James was a slave in Virginia who was granted permission to serve with General Lafayette. Lafayette was the French officer who became vitally important to George Washington as friend and also became an important commander in Washington’s Continental army. James was not Lafayette’s slave.
James served Lafayette as a spy, readily entering the British lines, posing as a runaway slave. He was remarkably convincing, winning the confidence of Benedict Arnold (the American general and turncoat) and British commander Lord Cornwallis. James reported to Lafayette about the conditions of the British army, its location and numbers
The results of his spying were important in the Yorktown campaign that resulted in the definitive American victory at Yorktown in 1781.
After the war, James returned to William Armisted, his owner. He was not eligible for the 1783 Act that emancipated slave soldiers who served with the Continental Army. He had been a spy, not a soldier, and the technicality kept him in slavery. In 1784, Lafayette was angered to find that James was still a slave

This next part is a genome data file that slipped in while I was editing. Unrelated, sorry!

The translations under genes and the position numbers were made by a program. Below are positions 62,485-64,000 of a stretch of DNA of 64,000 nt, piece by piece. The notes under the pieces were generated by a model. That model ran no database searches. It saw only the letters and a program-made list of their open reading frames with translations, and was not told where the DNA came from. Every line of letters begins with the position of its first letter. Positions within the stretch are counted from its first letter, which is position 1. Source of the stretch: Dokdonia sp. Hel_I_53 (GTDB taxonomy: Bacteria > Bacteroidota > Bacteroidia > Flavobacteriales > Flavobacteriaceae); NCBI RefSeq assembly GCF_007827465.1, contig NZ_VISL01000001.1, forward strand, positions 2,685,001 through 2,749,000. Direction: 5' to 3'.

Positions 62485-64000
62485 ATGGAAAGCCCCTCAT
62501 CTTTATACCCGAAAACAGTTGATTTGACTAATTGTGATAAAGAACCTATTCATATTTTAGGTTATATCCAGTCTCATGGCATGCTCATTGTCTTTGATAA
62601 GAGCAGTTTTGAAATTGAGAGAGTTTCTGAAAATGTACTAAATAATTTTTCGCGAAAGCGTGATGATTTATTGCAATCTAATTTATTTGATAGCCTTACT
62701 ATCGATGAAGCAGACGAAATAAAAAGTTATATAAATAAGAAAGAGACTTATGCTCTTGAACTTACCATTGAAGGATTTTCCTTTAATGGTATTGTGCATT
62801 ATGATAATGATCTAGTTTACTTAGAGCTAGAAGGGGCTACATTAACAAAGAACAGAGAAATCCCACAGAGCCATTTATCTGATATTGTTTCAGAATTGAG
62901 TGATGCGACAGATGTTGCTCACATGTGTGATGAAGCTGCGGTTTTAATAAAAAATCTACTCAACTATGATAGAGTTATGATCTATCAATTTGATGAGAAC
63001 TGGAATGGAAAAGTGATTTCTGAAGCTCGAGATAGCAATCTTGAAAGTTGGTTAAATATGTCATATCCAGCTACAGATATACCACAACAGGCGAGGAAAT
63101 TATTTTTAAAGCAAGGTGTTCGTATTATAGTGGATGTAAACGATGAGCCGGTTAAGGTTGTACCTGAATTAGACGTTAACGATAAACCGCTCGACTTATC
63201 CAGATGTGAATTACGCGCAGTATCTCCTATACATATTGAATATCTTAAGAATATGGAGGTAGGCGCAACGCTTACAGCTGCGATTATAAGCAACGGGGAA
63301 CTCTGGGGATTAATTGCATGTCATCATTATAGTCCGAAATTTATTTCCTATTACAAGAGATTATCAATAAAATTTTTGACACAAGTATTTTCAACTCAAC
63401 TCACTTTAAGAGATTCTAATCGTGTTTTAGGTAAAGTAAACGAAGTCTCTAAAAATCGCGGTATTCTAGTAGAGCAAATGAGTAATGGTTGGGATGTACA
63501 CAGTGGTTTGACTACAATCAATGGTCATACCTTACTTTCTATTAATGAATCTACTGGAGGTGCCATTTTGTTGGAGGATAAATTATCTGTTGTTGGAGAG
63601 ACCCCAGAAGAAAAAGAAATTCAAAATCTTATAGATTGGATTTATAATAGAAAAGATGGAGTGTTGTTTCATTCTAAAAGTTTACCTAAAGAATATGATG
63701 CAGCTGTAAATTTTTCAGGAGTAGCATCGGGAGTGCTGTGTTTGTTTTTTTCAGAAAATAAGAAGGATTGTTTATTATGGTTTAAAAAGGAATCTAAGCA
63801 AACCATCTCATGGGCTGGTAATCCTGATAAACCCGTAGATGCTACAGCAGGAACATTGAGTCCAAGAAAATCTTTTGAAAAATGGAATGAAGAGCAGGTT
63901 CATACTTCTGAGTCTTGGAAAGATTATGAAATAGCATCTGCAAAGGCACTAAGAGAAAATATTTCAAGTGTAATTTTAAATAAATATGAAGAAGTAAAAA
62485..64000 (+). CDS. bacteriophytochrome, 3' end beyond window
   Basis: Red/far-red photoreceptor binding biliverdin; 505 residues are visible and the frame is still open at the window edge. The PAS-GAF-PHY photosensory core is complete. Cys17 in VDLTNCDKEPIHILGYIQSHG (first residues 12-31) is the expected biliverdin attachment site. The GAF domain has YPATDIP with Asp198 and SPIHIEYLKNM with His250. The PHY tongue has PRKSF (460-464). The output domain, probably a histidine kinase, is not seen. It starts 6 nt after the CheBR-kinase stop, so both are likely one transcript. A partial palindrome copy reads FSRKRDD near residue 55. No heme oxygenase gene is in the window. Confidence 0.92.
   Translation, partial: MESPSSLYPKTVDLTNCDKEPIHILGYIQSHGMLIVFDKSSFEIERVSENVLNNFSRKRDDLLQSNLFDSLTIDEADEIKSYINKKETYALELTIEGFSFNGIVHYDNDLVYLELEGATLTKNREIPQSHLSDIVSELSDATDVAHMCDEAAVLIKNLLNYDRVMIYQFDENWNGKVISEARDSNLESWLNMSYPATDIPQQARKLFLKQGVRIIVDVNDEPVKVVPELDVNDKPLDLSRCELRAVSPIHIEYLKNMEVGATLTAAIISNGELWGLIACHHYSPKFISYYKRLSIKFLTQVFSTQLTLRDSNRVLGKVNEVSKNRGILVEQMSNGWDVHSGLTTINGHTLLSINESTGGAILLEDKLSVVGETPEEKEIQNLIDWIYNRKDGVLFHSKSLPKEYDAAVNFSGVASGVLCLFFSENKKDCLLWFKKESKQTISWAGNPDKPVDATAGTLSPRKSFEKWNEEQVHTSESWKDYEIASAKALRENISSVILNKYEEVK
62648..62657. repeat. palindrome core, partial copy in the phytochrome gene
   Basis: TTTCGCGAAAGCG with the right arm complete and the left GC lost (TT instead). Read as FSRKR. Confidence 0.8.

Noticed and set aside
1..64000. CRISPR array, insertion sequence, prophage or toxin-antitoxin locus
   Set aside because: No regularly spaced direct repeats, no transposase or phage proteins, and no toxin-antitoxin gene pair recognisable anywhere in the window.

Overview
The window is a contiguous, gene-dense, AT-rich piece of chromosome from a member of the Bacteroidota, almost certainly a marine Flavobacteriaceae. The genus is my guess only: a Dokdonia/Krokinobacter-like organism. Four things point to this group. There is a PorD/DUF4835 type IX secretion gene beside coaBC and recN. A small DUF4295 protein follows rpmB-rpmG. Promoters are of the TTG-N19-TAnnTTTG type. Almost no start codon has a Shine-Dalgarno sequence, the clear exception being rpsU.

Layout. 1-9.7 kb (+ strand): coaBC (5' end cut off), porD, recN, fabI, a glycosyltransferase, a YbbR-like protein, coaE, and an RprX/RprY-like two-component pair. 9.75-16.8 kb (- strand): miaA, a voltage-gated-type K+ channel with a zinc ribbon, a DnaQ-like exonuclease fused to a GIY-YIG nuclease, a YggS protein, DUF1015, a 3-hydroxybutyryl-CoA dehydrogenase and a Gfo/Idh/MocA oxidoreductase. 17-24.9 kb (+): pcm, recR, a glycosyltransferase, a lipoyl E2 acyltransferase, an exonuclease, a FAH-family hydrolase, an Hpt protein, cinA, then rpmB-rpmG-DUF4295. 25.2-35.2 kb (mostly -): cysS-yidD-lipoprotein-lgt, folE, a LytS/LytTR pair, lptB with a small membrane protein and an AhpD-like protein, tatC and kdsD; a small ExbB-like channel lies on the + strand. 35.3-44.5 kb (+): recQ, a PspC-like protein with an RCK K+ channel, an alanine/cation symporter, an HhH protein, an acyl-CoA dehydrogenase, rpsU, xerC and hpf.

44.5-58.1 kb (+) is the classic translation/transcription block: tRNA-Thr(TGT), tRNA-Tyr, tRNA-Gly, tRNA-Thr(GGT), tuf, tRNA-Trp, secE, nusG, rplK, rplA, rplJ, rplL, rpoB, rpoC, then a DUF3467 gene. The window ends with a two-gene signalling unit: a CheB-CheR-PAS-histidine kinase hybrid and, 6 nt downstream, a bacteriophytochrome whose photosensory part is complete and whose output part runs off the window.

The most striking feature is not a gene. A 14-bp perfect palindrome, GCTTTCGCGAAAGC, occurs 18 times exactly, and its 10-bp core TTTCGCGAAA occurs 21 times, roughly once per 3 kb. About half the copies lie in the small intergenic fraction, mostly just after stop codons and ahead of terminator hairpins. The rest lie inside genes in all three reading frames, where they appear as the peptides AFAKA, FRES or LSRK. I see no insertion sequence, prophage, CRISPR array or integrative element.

In 1787, James petitioned the Virginia legislature for his freedom and a pension, helped by a letter from Lafayette. The Virginia legislature emancipated him and gave him a life pension of $40 a year. It’s not clear why James wasn’t freed until almost three years after Lafayette found him in slavery
The now-freed slave added Lafayette’s name to his own, becoming James Armisted Lafayette. He lived a full life, had a large family and died in 1832.
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